Marijuana legalization has been blazing through New England states in recent years, and could be coming to Connecticut soon. Maine, Massachusetts, and Vermont have passed measures approving recreational cannabis, while Rhode Island and New Jersey are currently considering legislation to follow in suit. As a result, Connecticut is facing pressure from these neighboring states and in-state voters to reevaluate current marijuana policies. Hashing out issues surrounding marijuana on the national level has proven to be difficult for the past several decades, however Americans increasingly favor legalization. Pew Research Center data from 2016 indicates that 57% of adults in this country support legalization efforts. In Connecticut specifically, as of the fall of 2017, a Sacred Heart University poll revealed that 71% of those surveyed support the legalization and taxation of recreational marijuana.
A bill in Connecticut is currently being proposed which would permit individuals 21 and older to have possession of one ounce of marijuana. The legalization measure also includes considerations of selling and cultivation, as well as corresponding regulation plans. Issues of taxation are often brought up in the ongoing marijuana debates across the country. This proposal in Connecticut would include taxation rights on marijuana sold in the state.
As it stands now, possession of marijuana for personal use ranges from a civil penalty to a misdemeanor depending on the amount of substance, with fines spanning between $150 and $2,000. Incarceration is applicable to amounts greater than 0.5 ounces. In terms of distribution or cultivation, punishment is significantly more severe. All offenses are penalized as felonies. Incarceration length ranges from 7-25 years. Maximum fines are between $25,000 and $100,000. An additional 3 years of incarceration is applied if distribution or cultivation occurs “within 1,500 feet of an elementary/middle school, public housing project, or daycare center,” according to the 501(c)3 nonprofit organization, the NORML Foundation. Additionally, if an adult (over 18 years old) is found to distribute to a minor, 2 years of incarceration are attached to their sentence. The legal consequences for marijuana-related infractions have been widely recognized to disproportionately affect people of color, contributing especially to the mass incarceration of black men.
Chronic roadblocks to legalization are debates surrounding approving the substance solely for financial purpose without thorough consideration of health and safety implications. However, dialogue presented by Connecticut legalization supporters is cushioned by the state’s medical marijuana program which has so far exhibited success. The state is waiting for more concrete signals from Democratic Governor Dannel P. Malloy on how he would vote if the bill made it through the legislative system.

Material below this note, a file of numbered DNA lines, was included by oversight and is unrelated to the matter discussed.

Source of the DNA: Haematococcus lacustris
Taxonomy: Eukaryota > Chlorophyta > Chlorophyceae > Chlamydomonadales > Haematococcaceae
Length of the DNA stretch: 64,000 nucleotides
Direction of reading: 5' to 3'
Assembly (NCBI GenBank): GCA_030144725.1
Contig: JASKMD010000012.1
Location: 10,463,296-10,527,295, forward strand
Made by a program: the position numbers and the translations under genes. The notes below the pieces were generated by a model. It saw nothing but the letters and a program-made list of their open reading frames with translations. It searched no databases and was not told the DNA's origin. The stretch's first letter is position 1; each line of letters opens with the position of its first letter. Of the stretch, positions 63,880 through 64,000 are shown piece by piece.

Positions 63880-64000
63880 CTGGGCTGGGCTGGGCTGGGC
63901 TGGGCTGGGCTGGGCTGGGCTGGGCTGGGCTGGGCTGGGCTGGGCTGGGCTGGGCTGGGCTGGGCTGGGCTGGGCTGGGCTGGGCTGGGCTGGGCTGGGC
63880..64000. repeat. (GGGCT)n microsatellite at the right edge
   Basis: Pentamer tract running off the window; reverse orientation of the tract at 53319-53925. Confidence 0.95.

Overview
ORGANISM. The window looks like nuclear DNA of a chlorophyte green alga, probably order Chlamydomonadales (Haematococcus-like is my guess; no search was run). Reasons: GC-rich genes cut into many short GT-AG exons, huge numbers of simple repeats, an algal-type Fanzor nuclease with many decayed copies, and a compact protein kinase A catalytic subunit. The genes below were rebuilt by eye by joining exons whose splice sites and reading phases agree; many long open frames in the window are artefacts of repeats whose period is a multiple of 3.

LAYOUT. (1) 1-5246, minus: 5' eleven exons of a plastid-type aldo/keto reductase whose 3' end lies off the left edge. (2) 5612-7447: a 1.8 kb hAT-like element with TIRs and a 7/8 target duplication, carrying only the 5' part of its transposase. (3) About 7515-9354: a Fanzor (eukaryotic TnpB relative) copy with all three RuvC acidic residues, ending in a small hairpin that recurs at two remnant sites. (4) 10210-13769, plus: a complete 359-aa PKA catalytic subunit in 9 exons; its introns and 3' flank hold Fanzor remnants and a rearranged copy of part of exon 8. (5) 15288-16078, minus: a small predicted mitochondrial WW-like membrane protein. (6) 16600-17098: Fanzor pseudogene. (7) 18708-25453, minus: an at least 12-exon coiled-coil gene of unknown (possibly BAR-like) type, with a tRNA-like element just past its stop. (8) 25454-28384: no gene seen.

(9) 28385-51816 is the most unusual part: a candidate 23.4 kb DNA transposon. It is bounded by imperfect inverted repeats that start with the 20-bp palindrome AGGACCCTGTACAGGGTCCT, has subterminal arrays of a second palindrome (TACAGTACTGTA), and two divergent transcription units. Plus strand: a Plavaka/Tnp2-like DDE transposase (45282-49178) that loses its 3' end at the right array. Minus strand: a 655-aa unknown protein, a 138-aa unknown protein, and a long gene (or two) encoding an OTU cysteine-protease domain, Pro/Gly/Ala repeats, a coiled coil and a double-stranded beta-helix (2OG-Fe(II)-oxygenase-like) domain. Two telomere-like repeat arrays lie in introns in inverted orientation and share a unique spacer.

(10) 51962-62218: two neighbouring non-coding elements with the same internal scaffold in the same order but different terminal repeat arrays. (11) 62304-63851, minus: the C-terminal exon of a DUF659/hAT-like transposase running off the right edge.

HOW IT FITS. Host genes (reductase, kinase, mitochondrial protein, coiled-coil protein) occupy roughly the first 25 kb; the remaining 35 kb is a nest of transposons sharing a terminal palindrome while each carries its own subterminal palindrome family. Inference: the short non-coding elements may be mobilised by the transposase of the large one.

Limitations on age, quantity, and other specifics of marijuana’s legal status vary state by state. Despite these discrepancies, marijuana legalization will all-but universally affect college campuses. Despite legalization, college campuses have predominantly remained firm on their forbearance of substance use.
Connecticut College’s drug policy states: “The use, possession or sale of illicit drugs or drug-related paraphernalia as defined by Connecticut state law is strictly prohibited on Connecticut College property, as is the misuse of prescription drugs.” This wording places all illicit drugs into one mixing pot. If legalization were to pass in the state, Conn would have to revise its policy to address marijuana individually, as being separate from other illegal substances.
The hesitation for colleges to permit marijuana use on campuses is not necessarily due to safety or substance concerns. Institutions fear that their federal funding will be revoked for permitting the usage of drugs on academic campuses. The law of concern is the federal Drug-Free Schools and Communities Act, active since 1989. For marijuana to be permissible on college campuses would require a joint effort from college administrations and the tougher task of achieving legal recognition by the federal government.